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Helping communities of color achieve financial wellness

Helping communities of color achieve financial wellness

While financial literacy is low among many U.S. adults, BIPOC households often feel that finances are a personal and private matter, and are habitually uncomfortable around conversations about money.[1] Our data confirms that many BIPOC communities regularly display an earned skepticism towards “relief” from for‐profit companies who have historically orchestrated predatory lending schemes directed at their communities. Some BIPOC communities may not differentiate between for-profit banking institutions and nonprofit counseling organizations.

Nevertheless, there is essential work to be done around helping BIPOC communities acquire access to the knowledge and resources required to overcome systemic barriers and change generational patterns around financial wellness. I believe that recognition and acknowledgement of systemic inequities is the first step towards overcoming the distrust of financial and housing counseling services that continues to permeate throughout BIPOC communities.

We know that the African-American Credit Union Coalition (AACUC), Credit Union National Association (CUNA) and the National Credit Union Foundation, Filene Institute, etc. along with the rest of the credit union movement are focused on equal outcomes, and Financial Well-Being for All. As the credit union movement and other likeminded collectives work towards building trust with marginalized and disenfranchised communities, it is critical these community members feel like they are builders in their solutions, and have an active voice in the design process.

Through our Detroit Voices project and intentional outreach, we are creating programs and resources designed to help Detroit’s BIPOC households examine their entire financial picture, and chart a personalized plan toward financial wellness. Using the principles of Human Centered Design, we’ve been able to recognize and account for the varying entry points that many BIPOC individuals start from when navigating their finances, and how those differing entry points inform what kind of help they might need. For example, BIPOC households are more likely to have nontraditional income sources and more collection debt versus credit card debt. Because of these differences, BIPOC households need a tailored, empathy centered approach to debt management. It is with this lens that we have learned the BIPOC community is incredibly savvy and creative in making financial decisions but the tools they have access to, are often harmful.

Intentionality is fundamental in how we forge connections with community. Even the most well-intentioned individuals can create unintended effects because of a lack of perspective around how they chose to engage. Leveraging narratives and amplifying voices from community members to gain insights to the financial challenges a community is facing is paramount to successful outcomes. Furthermore, we must do so without assuming neither problem nor solution.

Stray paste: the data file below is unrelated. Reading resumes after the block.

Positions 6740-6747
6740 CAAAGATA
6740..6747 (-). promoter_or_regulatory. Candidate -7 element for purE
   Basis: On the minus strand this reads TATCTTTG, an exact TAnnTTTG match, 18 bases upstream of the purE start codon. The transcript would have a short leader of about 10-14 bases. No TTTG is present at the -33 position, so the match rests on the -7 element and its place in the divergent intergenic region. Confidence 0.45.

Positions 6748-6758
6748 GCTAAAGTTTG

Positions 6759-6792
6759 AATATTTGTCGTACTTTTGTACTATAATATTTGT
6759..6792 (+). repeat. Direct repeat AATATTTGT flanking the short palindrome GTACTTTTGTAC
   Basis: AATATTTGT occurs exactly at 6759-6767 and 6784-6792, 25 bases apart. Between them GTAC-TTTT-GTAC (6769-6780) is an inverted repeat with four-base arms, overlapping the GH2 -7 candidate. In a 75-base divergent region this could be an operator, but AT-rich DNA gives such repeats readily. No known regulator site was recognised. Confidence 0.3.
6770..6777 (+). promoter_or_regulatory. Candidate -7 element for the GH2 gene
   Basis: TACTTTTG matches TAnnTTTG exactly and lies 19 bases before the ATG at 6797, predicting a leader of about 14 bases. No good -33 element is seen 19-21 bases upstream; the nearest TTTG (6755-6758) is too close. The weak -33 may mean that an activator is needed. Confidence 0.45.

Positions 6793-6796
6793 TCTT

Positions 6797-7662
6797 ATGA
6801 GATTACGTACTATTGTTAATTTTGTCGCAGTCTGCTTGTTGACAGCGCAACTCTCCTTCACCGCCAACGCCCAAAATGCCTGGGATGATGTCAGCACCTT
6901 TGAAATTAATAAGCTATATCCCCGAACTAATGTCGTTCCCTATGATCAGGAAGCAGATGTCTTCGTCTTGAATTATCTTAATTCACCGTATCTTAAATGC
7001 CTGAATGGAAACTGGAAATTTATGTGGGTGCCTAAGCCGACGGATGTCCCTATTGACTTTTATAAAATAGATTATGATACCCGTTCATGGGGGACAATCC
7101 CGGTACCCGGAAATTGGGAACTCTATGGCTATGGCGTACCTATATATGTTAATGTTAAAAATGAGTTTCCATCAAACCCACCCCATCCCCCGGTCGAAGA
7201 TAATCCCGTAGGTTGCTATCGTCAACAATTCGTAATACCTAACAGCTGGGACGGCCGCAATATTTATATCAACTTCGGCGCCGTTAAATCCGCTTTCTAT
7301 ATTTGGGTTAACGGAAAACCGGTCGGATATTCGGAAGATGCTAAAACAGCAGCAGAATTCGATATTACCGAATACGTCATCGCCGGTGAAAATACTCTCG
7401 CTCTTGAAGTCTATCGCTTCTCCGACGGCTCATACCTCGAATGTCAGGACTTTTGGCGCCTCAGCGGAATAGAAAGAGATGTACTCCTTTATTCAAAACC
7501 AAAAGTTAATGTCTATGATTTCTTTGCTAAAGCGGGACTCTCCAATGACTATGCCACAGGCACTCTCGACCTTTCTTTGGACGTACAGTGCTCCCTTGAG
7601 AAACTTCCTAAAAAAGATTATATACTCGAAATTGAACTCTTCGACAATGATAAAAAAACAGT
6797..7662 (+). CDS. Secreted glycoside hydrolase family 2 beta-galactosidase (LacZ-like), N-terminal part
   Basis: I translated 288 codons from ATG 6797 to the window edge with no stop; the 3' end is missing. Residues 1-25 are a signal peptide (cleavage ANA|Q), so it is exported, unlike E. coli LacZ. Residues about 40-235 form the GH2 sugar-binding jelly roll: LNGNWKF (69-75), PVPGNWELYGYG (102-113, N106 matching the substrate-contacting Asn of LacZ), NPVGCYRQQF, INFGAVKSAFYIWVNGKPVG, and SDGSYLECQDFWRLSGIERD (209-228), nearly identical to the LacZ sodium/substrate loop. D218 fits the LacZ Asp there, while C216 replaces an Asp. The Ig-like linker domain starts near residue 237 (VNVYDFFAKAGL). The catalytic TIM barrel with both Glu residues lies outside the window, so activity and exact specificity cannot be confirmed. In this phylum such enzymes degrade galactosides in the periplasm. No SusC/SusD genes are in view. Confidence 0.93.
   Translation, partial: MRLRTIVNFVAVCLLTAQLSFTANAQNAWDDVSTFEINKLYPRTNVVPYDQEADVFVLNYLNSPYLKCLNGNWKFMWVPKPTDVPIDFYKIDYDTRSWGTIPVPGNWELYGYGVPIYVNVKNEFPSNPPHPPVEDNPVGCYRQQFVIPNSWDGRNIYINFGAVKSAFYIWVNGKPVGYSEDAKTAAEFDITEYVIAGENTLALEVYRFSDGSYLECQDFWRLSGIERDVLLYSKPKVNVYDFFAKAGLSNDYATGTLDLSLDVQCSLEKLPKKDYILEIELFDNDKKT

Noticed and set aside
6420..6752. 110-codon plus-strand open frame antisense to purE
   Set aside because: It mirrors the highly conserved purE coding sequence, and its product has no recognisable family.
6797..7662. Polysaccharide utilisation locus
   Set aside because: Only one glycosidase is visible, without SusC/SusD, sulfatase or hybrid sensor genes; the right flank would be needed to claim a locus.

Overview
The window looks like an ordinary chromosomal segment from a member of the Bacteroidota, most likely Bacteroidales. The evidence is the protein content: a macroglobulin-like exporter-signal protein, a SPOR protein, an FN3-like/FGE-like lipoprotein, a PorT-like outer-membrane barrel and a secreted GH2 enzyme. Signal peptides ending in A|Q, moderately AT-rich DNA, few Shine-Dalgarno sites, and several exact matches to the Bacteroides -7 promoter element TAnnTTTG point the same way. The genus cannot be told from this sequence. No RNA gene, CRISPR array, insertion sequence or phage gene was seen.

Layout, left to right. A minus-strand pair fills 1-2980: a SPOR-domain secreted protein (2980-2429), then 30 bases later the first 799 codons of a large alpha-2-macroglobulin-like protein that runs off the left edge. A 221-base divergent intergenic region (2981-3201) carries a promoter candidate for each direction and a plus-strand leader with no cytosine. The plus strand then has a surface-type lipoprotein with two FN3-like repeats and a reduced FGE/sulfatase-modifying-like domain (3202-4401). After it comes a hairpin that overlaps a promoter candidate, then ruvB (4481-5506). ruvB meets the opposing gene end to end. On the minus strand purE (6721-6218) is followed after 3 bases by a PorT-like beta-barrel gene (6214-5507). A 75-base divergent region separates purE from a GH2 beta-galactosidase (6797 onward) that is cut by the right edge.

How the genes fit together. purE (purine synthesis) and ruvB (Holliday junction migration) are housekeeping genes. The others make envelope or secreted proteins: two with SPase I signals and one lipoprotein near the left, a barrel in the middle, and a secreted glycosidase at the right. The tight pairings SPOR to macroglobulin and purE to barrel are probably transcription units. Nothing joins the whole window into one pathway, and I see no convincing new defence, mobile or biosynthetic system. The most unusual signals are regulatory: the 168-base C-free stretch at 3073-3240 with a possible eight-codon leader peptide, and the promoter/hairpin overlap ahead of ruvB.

Increased financial literacy can lead to improved paths towards financial wellness among the BIPOC community, even in low-income households, when we include the people in the process. Through our Detroit location, in the Durfee Innovation Society, by phone and through online tools like our 3-minute assessment and Learning Lab, GreenPath can help BIPOC households reassess how they are managing debt, how they approach spending, how they manage savings, and re-examine homeownership and generational wealth. While BIPOC Detroit homeowners face the greatest disparity in the nation when comparing the value of their homes versus other homeowners in the region, we at GreenPath encourage individuals to see that a home is not only a residence, but also a valuable asset, and a path towards financial freedom in both the short and long term.

With all this in mind, as you dive into your mission and seek ways to effectively serve the Black and Brown communities might I offer a few suggestions:

  1. Spend time in the community first, and form relationships. Avoid the patronization of these communities in high profile media campaigns, but instead show up regularly, as a part of the community with the intention to listen and collaborate rather than sell a solution. Connect emotionally and relationally, and work to establish TRUST first and foremost.
  2. Spend time with the community in thoughtful curiosity. Ask questions, normalize money conversations in a less structured way.
  3. Each community will have differences, be they culturally, systemically or locationally. Recognizing this, we mustn’t assume that specific products and services will have equal outcomes regardless of the community. Understanding and leveraging the uniqueness of these communities will help us optimize impact with solutions and outcomes.
  4. Give yourself grace. Recognize that the road to rebuilding trust after more than a century of systemic exclusion will likely be a long, slow road. Being present in the communities you serve is the first step to building trust. It is my sincere hope that credit unions continue to work toward rebuilding systems that have been exclusionary to so many. Together we will.



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